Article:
Allergan nixes Texas plant expansion as Restasis generics loom

allergan irvine
A Texas plant will share in the suffering expected from generics of Allergan eye drug Restasis. (Allergan)

With generics expected sooner than later for eye drug Restasis, Allergan has canceled a $200 million expansion at its manufacturing plant in Waco, Texas, and instead spent most of it on other manufacturing sites.

Instead of going forward with the plans for Waco, a spokeswoman said today that Allergan invested $180 million between 2015 and 2018 across its entire manufacturing network, including Waco. And instead of adding 250 jobs as was planned with the expansion, the company is currently looking to fill 45 jobs across all of its manufacturing sites.

“As part of Allergan’s commitment to operational excellence, we are focused on improving efficiencies at our global manufacturing sites, including Waco,” Allergan spokeswoman Amy Rose said in an email today.  “This commitment, coupled with the expected loss of exclusivity for Restasis in 2018, has shifted our priority from expanding the Waco site to investing significantly in our existing operations.”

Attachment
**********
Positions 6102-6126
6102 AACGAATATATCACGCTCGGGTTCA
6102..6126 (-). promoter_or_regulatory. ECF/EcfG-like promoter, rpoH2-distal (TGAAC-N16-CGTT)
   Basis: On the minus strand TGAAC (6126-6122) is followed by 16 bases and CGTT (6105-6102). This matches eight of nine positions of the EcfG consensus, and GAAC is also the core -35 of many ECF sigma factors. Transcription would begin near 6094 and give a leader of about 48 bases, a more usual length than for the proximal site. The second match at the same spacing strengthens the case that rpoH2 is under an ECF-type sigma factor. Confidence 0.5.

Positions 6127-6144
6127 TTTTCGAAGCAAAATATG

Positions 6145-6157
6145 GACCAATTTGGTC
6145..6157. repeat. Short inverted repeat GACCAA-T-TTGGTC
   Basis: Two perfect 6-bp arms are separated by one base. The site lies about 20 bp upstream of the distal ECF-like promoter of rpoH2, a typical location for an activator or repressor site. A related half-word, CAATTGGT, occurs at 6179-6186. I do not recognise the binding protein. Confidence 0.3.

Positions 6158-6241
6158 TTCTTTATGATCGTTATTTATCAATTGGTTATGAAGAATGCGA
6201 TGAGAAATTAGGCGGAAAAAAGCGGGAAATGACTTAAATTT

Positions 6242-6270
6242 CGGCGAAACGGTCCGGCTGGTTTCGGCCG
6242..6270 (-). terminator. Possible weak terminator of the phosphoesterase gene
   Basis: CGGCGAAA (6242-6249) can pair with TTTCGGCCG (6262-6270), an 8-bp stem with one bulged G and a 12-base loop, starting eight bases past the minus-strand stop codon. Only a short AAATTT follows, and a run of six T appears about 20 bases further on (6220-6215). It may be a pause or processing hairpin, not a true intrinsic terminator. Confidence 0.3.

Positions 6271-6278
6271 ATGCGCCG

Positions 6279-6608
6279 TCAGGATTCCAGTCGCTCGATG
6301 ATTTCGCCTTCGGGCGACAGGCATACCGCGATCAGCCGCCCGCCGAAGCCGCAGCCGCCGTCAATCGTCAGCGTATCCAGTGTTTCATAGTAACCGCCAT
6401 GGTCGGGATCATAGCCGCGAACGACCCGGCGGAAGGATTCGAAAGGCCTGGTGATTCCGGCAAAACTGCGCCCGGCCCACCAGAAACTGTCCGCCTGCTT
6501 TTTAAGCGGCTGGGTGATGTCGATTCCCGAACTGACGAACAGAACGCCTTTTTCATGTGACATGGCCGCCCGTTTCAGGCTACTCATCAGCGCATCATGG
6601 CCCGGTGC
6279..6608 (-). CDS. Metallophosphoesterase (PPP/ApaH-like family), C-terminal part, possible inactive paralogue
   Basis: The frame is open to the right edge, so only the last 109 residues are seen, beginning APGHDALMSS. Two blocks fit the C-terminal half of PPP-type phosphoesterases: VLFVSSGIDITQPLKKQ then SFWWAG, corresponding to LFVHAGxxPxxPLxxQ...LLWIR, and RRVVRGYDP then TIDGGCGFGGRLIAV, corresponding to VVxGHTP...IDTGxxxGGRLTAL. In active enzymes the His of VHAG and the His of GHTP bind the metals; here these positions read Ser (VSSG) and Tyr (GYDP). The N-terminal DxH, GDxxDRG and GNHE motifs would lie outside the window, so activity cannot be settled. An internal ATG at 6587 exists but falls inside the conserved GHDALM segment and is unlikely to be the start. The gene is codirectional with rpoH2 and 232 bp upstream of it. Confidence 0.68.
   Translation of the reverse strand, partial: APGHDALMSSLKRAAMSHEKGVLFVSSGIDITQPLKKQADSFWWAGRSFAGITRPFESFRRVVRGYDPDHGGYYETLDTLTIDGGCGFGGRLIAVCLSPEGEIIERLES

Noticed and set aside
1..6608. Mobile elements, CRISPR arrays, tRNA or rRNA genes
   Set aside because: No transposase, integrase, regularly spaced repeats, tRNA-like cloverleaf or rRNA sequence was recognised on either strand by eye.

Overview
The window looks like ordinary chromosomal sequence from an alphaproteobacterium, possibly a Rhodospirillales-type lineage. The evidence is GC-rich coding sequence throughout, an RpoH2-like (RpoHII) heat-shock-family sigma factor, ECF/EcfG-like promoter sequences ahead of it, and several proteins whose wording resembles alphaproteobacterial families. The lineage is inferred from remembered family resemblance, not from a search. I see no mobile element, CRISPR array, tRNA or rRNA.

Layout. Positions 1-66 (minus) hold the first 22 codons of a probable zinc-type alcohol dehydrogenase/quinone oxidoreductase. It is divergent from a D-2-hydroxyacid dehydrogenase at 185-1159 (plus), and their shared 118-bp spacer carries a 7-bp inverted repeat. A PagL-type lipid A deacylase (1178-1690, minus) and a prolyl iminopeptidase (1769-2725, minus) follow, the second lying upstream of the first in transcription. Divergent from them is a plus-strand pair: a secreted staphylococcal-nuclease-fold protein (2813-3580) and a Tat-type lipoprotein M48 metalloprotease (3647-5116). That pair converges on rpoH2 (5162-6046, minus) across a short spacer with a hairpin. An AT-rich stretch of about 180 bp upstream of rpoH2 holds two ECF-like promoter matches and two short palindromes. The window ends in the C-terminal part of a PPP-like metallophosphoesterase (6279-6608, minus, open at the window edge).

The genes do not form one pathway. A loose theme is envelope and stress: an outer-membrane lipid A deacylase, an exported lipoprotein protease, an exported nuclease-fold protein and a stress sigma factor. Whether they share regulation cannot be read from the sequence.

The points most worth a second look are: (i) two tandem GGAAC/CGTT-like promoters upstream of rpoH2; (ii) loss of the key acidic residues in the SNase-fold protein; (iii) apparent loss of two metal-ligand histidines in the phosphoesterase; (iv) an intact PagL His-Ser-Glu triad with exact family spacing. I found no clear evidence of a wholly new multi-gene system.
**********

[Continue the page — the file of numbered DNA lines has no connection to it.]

Free Daily Newsletter

Like this story? Subscribe to FiercePharma!

Biopharma is a fast-growing world where big ideas come along daily. Our subscribers rely on FiercePharma as their must-read source for the latest news, analysis and data on drugs and the companies that make them. Sign up today to get pharma news and updates delivered to your inbox and read on the go.

RELATED: Allergan chops 1,400 jobs to cope with early Restasis generics

The 322,000-square-foot expansion was announced in 2016. With the change of plans, the company will forfeit $4 million in incentives, according to the Waco Tribune Herald, which first reported the decision.

Restasis is Allergan’s second-largest product, with $1.4 billion in 2017 revenue. Because of a court ruling last year striking down its patents, the company expects to face generic competition soon, perhaps this year. No generic has been approved by the FDA but Akorn, Mylan, Teva and Pfizer’s InnoPharma have generic applications pending. Teva won approval of its copy in Canada last spring.

The anticipated loss of exclusivity led Allergan earlier this year to cut 1,400 jobs, a move it said would squeeze $300 million to $400 million out of operating costs after first paying a $125 million restructuring bill, primarily for severance.